Presented in 2.40:1, MPEG-4, 1080p high definition Blu-ray with DTS-HD 5.1 Master Audio sound, the average home video enthusiast might come away disappointed with the look and feel of their BD purchase. What you need to realize is that the picture was shot specifically to appear this way. The choice to ground the picture in a gritty documentary style (cinéma vérité, if you will) pays off in spades, even if the colors are washed and muted, the grain is heavy (especially in low light), and the surround speakers are woefully underutilized. If nothing else, this serves the story by challenging your senses between what is real and what is not. I had much more respect for this choice the second time through. So if you're questioning the scoring of the review, now you know why.
You'll also understand my disappointment in the supplemental materials being offered. The home video community has long had an issue with Twentieth Century Fox and their decisions in this arena. I've attended more than a few junkets where the press corps has loudly voiced their displeasure and that of their viewers/readers/listeners. And Black Swan certainly won't silence any of those complaints. What we have here is a disjointed collection of EPK (electronic press kit) featurettes, heavy on the repetition, and leaving us wanting to know more. Granted, Aronofsky is one of those guys who feels his work speaks for itself, and you'll get no argument from me. I just feel this release could have used a little more forethought.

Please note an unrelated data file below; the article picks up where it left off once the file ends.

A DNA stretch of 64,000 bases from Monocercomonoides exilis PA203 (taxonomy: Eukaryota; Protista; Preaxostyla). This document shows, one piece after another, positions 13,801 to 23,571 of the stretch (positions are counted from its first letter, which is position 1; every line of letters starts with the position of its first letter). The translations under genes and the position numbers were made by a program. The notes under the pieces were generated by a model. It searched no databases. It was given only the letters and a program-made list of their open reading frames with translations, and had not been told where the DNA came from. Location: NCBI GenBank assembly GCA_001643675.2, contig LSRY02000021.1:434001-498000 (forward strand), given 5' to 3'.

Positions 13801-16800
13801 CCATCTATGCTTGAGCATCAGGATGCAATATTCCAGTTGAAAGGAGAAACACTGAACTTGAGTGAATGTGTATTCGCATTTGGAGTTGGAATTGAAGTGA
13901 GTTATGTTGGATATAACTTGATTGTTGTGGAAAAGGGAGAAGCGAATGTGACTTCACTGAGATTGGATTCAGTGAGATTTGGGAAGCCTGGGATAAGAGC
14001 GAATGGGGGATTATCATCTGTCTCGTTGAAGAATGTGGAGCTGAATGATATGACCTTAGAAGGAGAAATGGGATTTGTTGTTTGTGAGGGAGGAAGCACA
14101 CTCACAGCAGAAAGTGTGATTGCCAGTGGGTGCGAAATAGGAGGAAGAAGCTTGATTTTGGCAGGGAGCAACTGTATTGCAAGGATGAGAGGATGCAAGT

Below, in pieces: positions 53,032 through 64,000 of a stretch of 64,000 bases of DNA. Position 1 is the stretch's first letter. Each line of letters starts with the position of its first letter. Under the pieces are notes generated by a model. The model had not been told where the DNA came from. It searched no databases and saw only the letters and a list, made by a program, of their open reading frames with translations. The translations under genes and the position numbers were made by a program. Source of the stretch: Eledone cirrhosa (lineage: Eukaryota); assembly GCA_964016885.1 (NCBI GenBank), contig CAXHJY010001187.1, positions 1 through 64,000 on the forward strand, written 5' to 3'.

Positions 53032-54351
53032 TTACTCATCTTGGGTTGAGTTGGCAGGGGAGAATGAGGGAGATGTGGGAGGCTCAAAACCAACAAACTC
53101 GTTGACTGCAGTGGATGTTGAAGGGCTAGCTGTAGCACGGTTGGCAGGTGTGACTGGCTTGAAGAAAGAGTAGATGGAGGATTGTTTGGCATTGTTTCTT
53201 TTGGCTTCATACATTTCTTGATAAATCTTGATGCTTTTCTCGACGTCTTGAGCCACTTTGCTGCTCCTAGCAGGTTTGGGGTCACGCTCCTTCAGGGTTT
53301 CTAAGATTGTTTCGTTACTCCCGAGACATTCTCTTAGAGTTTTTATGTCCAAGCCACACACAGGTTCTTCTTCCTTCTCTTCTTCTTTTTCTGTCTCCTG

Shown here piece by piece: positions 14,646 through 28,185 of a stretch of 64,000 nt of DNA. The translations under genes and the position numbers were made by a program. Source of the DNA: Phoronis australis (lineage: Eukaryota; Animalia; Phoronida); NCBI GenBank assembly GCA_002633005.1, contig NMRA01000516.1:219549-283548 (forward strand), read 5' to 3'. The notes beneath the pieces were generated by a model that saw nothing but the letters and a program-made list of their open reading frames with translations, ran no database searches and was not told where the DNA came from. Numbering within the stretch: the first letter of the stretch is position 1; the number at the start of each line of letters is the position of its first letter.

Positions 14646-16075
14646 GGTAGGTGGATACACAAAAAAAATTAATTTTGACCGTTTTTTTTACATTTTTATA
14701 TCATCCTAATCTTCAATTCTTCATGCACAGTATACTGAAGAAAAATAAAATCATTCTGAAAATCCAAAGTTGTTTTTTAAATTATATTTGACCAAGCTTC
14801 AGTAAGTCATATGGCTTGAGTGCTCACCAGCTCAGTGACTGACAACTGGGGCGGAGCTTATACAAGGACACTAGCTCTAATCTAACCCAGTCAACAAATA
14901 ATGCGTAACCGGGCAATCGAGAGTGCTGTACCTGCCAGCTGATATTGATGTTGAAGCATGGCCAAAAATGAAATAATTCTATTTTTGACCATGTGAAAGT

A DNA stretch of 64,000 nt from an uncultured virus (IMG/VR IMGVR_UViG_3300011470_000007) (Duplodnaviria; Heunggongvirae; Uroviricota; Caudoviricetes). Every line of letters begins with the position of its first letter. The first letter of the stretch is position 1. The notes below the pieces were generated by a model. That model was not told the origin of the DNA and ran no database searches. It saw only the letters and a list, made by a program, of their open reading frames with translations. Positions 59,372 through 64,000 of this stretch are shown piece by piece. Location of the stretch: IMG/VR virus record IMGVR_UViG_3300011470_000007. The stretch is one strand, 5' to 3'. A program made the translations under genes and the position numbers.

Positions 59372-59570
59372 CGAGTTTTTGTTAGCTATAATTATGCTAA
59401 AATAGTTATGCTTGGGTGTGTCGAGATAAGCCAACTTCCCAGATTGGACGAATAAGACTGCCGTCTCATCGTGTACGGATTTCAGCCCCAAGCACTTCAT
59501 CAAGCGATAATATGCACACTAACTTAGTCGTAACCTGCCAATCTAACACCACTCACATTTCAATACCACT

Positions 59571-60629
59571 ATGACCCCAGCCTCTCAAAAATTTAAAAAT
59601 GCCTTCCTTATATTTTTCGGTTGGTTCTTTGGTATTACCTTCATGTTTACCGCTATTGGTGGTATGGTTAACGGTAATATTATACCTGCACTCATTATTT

Black Swan Metamorphosis (49 min)—Multi chapter documentary capturing the process of making the film. Concept born of Darren reading Dotstovsky's "The Double" and seeing a performance of Swan Lake at the Met when the light bulb went off. 43 day shoot in the dead of winter. Mix of raw on set footage, finished film clips, and interviews with cast/crew. Not a complete narrative feature, but fascinating nonetheless.
Ballet (3 min), Production Design (4 min), Costume Design (4 min), Natalie (3 min), Darren (3 min),—Standard EPK featurettes, featuring confessional style interviews interspersed with B-Roll and film clips. By the end, you'll be sick of seeing the same handful of cinematic moments.
Preparing for the Role (4 min), Dancing with the Camera (2 min)—Darren interviews Natalie on her dance background and the training required for the film.
Fox Movie Channel Presents—EPK interviews with Darren (7 min), Natalie (6 min), Vincent (5 min), Barbara (4 min), Winona (2 min)
Digital Copy with Pocket Blu
BD-Live (including the trailer and highlights from the featurettes, e.g. more repetition)
Long story short…You're going to either love Black Swan or hate it. Even if you love it (as I did), you'll be disappointed with the release, though excited to be able to watch it through a second or third time. Films like these are few and far between. Enjoy them when they come around, because there's no telling how long we'll have to wait for the next one.
Brava La Prima!